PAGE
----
An Interview with Professor Heinz Klug

How did you get involved in the anti-apartheid struggle?
I arrived at university in early 1975 with a youthful anger and rejection of the government and system of apartheid under which I had grown up. Shortly after I was elected to the Student Representative Council in April 1976 the police opened fire on students demonstrating against the inferior “bantu education” they were subject to in Soweto, outside Johannesburg. Within a short period there were demonstrations around the country and hundreds of school children and students were killed by the police as they attempted to suppress the uprising. I soon became active in the student press and two years later I was elected President of the South African Student Press Union, which coordinated student newspapers that were critical of the apartheid regime and which were repeatedly banned by the state. Through these experiences I became increasingly active in anti-apartheid struggle and was forced into exile in Botswana in 1979 from where I continued my participation in the struggle.

You are the director of the Global Legal Studies Center. What is it and what does it do?
The Global Legal Studies Center or GLS is an ongoing collaboration between the Law School and the Division of International Studies with two central foci. First, GLS brings together and facilitates the work of faculty who are engaged in research on law or legal institutions and legal activity beyond the borders of the United States. GLS has both a global reach and an interdisciplinary focus. We have brought together faculty from around the campus as well as our own law faculty who are involved in research and outreach around the world. Second, GLS is involved in outreach and education efforts on international legal issues within the State and coordinates the Law School’s exchange programs in which our students study abroad and we welcome students from our exchange partners at universities in Africa, Europe and Latin America to our campus. GLS also coordinates a number of lecture series, conferences and workshops on global legal issues, ranging from constitution-building and economic development to human rights and the law of war. Finally, GLS has partnered with the Wisconsin International Law Journal in hosting the journal’s annual symposium, which brings speakers to campus and has most recently addressed such issues as the role of international lawyers on the one hand and Islamic law on the other.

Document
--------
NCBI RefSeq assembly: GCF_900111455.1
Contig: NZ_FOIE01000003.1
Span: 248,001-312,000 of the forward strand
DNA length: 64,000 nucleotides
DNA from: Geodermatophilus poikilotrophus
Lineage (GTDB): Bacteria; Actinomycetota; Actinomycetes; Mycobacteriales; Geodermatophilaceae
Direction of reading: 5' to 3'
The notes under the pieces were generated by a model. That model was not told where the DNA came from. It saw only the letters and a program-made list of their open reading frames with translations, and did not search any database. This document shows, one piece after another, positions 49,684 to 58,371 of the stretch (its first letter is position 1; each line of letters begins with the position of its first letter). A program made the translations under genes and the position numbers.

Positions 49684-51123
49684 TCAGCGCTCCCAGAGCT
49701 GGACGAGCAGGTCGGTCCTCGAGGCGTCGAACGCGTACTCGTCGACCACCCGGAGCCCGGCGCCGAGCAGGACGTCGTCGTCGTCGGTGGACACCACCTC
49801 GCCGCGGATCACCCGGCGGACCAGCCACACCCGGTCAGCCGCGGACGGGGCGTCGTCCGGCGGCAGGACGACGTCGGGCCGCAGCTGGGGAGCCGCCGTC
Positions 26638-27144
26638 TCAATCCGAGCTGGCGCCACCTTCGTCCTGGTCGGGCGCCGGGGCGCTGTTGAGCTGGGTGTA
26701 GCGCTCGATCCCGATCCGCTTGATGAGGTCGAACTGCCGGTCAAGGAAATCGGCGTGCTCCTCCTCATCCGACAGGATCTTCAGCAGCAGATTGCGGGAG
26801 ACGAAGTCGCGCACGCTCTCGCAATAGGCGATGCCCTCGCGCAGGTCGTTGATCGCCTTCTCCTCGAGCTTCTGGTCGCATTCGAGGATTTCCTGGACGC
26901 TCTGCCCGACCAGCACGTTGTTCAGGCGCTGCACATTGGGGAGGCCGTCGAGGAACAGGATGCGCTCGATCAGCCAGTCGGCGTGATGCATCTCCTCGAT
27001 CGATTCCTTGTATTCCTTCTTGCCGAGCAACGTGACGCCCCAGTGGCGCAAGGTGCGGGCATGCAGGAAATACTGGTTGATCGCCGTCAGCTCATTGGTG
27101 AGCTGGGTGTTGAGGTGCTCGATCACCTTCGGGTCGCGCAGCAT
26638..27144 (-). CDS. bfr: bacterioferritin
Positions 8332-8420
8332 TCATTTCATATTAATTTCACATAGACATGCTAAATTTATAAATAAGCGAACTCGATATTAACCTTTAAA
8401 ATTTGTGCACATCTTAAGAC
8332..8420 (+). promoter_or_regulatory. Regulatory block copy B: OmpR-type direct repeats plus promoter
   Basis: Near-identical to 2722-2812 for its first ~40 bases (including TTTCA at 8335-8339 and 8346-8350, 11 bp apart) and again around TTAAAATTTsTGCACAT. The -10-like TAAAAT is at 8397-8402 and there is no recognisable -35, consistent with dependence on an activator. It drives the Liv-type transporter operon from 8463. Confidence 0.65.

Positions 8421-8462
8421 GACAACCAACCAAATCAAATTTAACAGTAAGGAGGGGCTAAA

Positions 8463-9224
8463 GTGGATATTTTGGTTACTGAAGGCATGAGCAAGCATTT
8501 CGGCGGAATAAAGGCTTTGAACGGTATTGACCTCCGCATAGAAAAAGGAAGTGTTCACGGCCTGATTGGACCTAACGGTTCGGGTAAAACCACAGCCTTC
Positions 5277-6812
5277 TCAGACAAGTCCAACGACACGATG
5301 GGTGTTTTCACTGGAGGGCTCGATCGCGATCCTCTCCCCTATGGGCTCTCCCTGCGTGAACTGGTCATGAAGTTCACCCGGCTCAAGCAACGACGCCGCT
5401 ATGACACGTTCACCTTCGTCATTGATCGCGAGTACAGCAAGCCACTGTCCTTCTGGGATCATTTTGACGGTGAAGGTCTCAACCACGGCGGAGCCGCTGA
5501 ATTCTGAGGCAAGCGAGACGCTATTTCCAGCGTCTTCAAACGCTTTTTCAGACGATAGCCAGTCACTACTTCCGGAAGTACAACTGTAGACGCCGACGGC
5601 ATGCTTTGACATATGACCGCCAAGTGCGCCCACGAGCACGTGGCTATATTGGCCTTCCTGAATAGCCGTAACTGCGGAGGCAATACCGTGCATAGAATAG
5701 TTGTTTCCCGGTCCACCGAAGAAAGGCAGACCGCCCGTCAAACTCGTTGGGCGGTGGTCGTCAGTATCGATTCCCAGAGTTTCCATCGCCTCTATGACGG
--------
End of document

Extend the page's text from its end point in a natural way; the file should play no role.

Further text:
What do you study and why is your work important?
My work focuses on the relationship between global norms or legal regimes and the attempt to use law to address social conflict within particular national contexts or in the context of specific social problems -- such as access to medicines in developing countries in the context of the global HIV/AIDS pandemic. While a large part of my work is still focused on the reconstruction of the state, through constitution-building and the globalization of constitutionalism, I am also working on a number of projects that explore the role law is playing, or might play, in facilitating access to particular social resources such as medicines, health, land and water. I feel that the significance of my work lies in seeking ways to understand how law might provide an alternative to often violent conflicts and also as a realm in which the construction and mediation of rights might provide an effective means of addressing the often seemingly irreconcilable conflicts over resources and governance that plague our world.